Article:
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A comparison of Chinese and non-Chinese Canadian patients hospitalized with heart failure

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Canadians of Chinese descent, represent one of the fastest growing visible minority groups in Canada, (as well as the second largest), but relatively little is known about the clinical features of heart failure (HF) in Chinese-Canadian versus non-Chinese Canadian patients.


We conducted a population-based analysis of urban patients hospitalized in Ontario, Canada for the first time with a most responsible diagnosis of HF between April 1, 1995 and March 31, 2008. Among the 99,278 patients, 1,339 (1.3%) were classified as Chinese using a previously validated list of Chinese surnames. Through linkage to other administrative databases, we compared the clinical characteristics, pharmacological management, and outcomes of Chinese versus non-Chinese HF patients.


Ischemic heart disease was identified as the possible etiology of HF in a greater proportion of non-Chinese patients (47.7% vs. 35.3%; p < 0.001) whereas hypertension (26.1% vs. 16.1%; p < 0.001) and valvular heart disease (11.6% vs. 7.2%; p < 0.001) were relatively more common in Chinese patients. Chinese patients were prescribed angiotensin-converting enzyme (ACE) inhibitors less frequently (57.5% vs. 66.4%, p < 0.001) and angiotensin receptor blockers (ARBs) more frequently (17.4% vs. 8.9%, p < 0.001) compared to non-Chinese patients. They were also less likely to be adherent to ACE inhibitors over a 1-year follow up period. However, the 1-year case-fatality rates were comparable between the Chinese (31.7%) and non-Chinese (30.2%) subjects (p = 0.24).


There are important differences in the causes and medical management of HF in Chinese and non-Chinese patients residing in Canada. Despite these differences, the long-term outcomes of HF patients were similar.


Heart failure (HF) is a source of substantial mortality and morbidity. However, the impact of HF on specific ethnic populations has seldom been studied [1]. Chinese Canadians constitute 4.7% of the Ontario population and represent 21% of its visible minority [2] population and yet, little is known about the clinical features of HF in Chinese patients, relative to other Canadians. In a retrospective study of 404 Chinese patients and 1,129 white patients referred to an urban tertiary care cardiology clinic in Toronto, Canada, HF was less common in Chinese patients than in white patients [3]. Chinese patients diagnosed with HF generally exhibited higher left ventricular ejection fractions than white patients. In a cohort study involving six communities across the United States, Chinese participants demonstrated lower incidence rates of HF than African American, Hispanic, and white participants [4]. A previous study from Alberta demonstrated that Chinese heart failure patients in Alberta had higher adjusted 1-year mortality rates than South Asian or non-Asian patients [5]. Evaluating differences in the treatment and outcomes of HF among ethnic groups could potentially contribute to our understanding of disease processes and guide prevention and treatment strategies. This study compared the clinical characteristics, management and outcomes of Chinese and non-Chinese patients in a large population-based cohort of HF patients in Ontario, Canada. It builds upon previous studies which focused predominantly on incidence or mortality outcomes alone.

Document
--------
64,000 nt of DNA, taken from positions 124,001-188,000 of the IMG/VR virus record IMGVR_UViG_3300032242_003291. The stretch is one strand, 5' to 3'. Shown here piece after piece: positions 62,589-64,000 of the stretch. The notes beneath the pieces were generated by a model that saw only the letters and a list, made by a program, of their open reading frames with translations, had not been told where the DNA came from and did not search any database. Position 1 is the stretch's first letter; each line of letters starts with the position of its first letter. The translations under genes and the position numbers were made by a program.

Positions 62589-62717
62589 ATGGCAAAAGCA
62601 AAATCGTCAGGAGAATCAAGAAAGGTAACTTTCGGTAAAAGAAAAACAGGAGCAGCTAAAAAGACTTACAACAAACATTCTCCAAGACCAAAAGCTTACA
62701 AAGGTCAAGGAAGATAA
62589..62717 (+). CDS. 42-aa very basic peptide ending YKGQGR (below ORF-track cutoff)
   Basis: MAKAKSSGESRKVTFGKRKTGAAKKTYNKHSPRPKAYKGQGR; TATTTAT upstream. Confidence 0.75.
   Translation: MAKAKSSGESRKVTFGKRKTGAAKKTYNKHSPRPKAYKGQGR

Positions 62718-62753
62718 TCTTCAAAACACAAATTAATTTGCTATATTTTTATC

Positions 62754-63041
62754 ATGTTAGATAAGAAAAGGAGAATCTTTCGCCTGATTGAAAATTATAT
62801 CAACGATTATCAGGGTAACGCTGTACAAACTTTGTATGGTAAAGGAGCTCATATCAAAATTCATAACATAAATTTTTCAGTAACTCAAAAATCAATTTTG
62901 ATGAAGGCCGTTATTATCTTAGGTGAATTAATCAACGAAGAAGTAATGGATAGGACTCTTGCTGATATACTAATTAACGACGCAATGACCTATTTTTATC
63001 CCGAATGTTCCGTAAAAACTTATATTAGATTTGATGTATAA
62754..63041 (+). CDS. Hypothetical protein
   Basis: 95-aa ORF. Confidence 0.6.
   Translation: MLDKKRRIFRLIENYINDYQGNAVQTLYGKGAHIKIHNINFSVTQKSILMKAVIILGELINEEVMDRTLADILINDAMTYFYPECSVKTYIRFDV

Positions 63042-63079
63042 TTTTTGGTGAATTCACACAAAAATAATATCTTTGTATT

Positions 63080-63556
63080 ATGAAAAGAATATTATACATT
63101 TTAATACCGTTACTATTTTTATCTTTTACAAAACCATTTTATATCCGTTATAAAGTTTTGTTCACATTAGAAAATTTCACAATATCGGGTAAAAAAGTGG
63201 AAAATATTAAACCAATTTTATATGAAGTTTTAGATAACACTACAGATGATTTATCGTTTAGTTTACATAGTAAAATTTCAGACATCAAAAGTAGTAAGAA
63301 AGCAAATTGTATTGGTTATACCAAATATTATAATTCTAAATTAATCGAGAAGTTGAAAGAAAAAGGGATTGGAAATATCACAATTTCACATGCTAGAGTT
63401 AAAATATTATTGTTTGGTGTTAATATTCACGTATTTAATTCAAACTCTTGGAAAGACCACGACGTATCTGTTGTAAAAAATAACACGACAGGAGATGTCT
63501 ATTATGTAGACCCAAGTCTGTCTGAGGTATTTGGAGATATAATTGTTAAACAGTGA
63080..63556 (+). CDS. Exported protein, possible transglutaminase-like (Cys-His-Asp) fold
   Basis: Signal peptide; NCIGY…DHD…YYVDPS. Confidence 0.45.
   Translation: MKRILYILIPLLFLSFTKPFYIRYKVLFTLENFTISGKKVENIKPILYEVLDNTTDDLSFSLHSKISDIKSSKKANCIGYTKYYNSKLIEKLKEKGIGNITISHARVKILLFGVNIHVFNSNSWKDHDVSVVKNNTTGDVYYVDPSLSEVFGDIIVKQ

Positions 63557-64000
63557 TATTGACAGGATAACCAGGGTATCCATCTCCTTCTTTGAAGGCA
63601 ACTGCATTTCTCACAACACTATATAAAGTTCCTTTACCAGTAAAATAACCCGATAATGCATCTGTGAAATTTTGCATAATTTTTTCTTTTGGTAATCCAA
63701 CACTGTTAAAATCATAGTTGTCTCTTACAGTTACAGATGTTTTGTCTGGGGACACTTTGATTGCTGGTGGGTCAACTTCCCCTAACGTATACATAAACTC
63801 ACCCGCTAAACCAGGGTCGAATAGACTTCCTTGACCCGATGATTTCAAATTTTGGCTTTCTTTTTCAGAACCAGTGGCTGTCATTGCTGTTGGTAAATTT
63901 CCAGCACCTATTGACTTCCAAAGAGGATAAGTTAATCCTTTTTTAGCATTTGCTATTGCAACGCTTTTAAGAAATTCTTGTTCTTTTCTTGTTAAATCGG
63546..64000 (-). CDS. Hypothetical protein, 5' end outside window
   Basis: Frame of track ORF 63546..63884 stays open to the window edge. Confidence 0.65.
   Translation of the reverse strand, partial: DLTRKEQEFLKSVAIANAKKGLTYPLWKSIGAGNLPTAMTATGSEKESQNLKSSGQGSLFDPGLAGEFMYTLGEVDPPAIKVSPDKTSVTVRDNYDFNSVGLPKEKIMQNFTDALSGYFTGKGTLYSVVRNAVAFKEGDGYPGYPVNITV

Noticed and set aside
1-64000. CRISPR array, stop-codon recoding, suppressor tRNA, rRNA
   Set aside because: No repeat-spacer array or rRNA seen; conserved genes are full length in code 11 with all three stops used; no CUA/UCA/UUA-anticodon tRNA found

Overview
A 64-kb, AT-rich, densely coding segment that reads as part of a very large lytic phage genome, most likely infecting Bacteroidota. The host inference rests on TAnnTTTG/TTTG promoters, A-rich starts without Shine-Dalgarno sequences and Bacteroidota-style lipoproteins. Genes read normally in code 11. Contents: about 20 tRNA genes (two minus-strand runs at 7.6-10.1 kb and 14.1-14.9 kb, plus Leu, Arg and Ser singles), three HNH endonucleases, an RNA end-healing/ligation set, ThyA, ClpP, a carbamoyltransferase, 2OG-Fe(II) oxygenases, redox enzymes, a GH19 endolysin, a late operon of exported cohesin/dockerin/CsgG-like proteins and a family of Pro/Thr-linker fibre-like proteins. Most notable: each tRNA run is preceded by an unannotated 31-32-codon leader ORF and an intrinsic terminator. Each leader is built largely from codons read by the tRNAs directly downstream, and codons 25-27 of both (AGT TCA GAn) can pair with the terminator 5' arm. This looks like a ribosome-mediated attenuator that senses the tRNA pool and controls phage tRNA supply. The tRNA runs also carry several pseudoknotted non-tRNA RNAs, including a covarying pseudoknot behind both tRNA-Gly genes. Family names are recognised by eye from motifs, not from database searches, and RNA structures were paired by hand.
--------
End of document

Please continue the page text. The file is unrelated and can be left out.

Study setting